We have a beautiful hibiscus that we bought with three intertwined stems. We brought it in last winter and took it out this week. Terrible white spots turned most of the leaves silver. It is crazy. What happened to it and Can it be fixed
Thank you for contacting the Toronto Master Gardeners.
From your photo it appears as if your plant is scorched from too much sun too quickly. Sunlight and wind are one of the biggest factors contributing to plant shock once plants are moved outside in the summer. The intensity of sunlight outdoors is far greater than what the plants have experienced all winter long. In order to make this transfer more successful and with the least amount of plant stress, you shouldn’t place any houseplant in direct sunlight outdoors. Instead the plants need to undergo a “hardening off” process.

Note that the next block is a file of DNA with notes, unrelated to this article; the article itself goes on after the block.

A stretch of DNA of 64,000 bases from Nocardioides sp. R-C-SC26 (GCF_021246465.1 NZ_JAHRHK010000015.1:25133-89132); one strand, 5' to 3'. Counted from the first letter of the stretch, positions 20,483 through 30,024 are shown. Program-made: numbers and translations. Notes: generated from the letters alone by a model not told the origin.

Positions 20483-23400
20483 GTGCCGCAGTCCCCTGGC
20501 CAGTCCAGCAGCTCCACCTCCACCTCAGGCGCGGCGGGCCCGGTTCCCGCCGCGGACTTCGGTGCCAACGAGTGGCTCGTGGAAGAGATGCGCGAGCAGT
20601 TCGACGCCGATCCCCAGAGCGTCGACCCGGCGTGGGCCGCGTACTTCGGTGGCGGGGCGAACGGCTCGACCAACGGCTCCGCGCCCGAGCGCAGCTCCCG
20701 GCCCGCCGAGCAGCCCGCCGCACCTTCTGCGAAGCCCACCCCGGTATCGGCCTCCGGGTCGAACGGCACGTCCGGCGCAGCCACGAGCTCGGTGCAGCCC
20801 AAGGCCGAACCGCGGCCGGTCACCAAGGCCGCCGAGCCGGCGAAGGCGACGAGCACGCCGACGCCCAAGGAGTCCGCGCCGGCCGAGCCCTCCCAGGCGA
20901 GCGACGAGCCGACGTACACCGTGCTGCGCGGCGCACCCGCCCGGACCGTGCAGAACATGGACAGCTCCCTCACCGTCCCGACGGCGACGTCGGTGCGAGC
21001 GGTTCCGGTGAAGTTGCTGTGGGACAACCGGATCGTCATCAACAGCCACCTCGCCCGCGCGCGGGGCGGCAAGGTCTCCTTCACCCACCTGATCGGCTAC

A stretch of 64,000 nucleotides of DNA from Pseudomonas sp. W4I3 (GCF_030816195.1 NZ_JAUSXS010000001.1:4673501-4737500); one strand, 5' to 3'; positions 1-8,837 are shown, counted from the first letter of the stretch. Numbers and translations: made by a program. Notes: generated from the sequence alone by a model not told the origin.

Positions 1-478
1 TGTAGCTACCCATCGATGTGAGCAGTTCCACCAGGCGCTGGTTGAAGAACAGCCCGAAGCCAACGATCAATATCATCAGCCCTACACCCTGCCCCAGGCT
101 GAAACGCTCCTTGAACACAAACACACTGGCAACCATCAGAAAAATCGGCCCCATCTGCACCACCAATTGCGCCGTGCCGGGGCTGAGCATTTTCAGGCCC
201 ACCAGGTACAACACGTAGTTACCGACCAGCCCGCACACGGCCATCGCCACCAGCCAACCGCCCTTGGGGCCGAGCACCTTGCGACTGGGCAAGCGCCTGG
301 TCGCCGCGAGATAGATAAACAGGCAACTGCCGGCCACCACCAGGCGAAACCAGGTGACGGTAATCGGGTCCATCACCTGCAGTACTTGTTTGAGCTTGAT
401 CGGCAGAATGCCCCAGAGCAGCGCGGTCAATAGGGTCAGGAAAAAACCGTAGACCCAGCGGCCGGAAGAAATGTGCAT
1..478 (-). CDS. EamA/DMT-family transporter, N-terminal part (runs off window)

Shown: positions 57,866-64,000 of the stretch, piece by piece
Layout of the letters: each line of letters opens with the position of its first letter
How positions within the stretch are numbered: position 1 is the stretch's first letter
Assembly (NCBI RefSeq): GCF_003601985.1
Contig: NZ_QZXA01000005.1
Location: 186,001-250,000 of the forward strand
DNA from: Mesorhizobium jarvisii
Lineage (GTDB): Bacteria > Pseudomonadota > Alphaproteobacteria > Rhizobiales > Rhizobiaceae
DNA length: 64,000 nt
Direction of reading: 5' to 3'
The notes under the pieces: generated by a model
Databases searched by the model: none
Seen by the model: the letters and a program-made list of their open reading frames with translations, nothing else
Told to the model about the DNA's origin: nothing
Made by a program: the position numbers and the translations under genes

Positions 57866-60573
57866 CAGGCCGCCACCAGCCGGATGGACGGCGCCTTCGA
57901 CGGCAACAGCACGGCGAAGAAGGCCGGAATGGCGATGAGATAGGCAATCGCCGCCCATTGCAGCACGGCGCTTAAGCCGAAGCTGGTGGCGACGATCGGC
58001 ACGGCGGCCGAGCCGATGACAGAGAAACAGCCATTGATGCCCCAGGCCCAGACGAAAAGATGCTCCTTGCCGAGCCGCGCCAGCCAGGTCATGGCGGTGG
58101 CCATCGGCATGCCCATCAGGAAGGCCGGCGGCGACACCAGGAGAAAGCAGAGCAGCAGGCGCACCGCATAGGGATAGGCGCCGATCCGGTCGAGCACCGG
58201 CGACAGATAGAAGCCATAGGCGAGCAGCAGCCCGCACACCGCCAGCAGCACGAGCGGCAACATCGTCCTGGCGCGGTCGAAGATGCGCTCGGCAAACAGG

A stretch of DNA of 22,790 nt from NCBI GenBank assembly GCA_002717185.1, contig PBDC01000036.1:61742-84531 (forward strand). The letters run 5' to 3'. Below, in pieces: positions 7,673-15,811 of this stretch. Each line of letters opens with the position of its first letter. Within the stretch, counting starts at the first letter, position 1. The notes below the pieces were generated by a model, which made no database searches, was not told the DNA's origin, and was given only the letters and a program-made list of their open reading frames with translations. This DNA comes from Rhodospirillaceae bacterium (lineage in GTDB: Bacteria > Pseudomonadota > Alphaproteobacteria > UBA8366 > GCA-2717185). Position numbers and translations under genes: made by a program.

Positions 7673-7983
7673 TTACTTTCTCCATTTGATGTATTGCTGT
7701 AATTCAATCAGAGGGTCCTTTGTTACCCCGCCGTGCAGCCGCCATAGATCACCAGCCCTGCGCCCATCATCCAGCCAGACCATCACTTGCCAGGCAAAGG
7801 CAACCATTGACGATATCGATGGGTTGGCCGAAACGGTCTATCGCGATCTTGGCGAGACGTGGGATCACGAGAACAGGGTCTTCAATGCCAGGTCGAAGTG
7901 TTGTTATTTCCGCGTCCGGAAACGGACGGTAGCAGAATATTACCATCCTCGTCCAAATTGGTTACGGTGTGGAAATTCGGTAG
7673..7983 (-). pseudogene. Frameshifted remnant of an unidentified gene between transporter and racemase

“Hardening off” is the process of slowly transitioning plants from a protected indoor environment to outdoor conditions of fluctuating temperatures, and exposure to sun and wind. This gradual introduction to the elements allows plants to build up root structures, accumulate carbohydrates, reduce water in the plant, and to thicken cell walls.
For most plants, this process should take place over about ten days to two weeks. Initially, plants should be placed in a shaded and protected area for two or three hours. Over the hardening period gradually increase the time the plants are exposed to the sun and wind by moving them into a sunnier spot for a few hours, in the morning or late afternoon, for a bit longer each day.